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Feature Article

Postmenopausal osteoporosis: identifying women at risk and selecting appropriate agents

Terry Diamond, Terry Golombik
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Postmenopausal osteoporosis is now occurring in epidemic proportions. GPs have the responsibility of identifying women at high risk of osteofragility fractures.

Key Points

  • The prevalence of osteofragility fractures in postmenopausal women is rapidly escalating. These fractures lead to an increase in morbidity and premature mortality.
  • The fracture risk in postmenopausal women should be calculated according to both osteoporotic risk factors and bone mineral density (BMD) T-scores.
  • Secondary causes of osteoporosis should always be excluded prior to initiating antiosteoporotic therapies.
  • Specific pharmacological agents are rebatable on the PBS for postmenopausal women aged 70 years or over with a BMD T-score of -3.0 or less (primary prevention) and postmenopausal women with a BMD T-score of -2.5 or less and a prior osteofragility fracture (secondary prevention).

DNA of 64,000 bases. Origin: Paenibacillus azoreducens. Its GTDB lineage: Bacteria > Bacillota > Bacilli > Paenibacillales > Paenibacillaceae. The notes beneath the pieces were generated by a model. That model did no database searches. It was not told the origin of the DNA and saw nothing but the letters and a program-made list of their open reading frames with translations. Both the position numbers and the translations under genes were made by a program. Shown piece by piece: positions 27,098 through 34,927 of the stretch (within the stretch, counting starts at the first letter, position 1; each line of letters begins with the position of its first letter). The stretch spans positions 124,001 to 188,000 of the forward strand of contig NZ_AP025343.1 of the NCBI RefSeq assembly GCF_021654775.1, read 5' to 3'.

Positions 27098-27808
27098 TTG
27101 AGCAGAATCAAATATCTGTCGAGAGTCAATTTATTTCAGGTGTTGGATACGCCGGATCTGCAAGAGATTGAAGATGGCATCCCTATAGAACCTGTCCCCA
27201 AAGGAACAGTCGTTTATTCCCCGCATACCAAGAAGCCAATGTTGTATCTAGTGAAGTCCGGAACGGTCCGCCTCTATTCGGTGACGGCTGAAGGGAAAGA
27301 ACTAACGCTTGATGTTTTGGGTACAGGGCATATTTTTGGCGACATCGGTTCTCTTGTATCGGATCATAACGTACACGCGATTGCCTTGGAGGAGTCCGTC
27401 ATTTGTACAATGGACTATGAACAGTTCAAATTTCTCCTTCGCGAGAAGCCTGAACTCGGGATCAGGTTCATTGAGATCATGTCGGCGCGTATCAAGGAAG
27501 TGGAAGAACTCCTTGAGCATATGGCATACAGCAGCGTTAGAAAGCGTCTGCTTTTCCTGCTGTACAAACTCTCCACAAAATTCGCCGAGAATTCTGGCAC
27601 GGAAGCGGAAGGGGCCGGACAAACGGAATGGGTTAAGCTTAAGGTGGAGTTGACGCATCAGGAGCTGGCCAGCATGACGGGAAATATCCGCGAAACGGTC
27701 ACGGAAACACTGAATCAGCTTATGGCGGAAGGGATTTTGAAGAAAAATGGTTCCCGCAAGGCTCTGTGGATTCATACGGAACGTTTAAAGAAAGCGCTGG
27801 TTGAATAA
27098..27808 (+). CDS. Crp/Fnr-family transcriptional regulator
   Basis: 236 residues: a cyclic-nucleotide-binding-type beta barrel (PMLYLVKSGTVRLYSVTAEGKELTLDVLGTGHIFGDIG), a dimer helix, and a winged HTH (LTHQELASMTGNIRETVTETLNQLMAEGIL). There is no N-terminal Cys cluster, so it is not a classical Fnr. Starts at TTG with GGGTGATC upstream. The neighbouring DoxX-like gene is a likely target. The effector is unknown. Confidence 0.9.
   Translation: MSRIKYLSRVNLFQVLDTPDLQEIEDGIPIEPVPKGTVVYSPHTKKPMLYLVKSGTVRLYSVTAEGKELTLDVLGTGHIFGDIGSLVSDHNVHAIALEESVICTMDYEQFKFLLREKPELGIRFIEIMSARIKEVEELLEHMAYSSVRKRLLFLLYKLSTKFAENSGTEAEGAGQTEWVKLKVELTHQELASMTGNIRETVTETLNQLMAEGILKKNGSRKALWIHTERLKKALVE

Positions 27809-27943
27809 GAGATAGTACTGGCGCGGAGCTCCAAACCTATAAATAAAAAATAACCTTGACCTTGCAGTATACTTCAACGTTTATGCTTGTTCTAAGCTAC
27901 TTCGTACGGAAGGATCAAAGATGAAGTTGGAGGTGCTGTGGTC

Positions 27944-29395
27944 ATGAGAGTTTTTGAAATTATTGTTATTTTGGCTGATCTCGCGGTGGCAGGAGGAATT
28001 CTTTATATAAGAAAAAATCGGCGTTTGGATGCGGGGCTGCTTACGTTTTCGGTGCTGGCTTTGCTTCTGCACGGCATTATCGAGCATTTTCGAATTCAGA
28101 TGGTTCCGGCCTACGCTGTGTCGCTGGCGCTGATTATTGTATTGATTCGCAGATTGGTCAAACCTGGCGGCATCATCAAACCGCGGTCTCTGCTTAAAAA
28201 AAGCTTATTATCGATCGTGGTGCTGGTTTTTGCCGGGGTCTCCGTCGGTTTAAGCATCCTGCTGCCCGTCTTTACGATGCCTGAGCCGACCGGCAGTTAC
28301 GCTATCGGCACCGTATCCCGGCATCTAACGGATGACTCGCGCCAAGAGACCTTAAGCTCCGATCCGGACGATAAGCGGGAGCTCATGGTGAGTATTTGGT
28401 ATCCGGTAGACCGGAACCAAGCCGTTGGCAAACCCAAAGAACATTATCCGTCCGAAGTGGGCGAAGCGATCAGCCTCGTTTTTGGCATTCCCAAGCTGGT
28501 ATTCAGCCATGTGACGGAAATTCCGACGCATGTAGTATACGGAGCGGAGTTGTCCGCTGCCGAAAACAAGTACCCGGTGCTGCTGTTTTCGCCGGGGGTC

• Anticatabolic therapies are considered first-line agents for women with osteofragility fractures.
  • Anabolic agents should be considered in women who continue to have fractures despite optimal anticatabolic therapies.
  • Simpler dosing regimens, improved drug tolerability and patient compliance programs encourage women to continue therapies for longer periods of time, thereby enhancing therapeutic outcomes.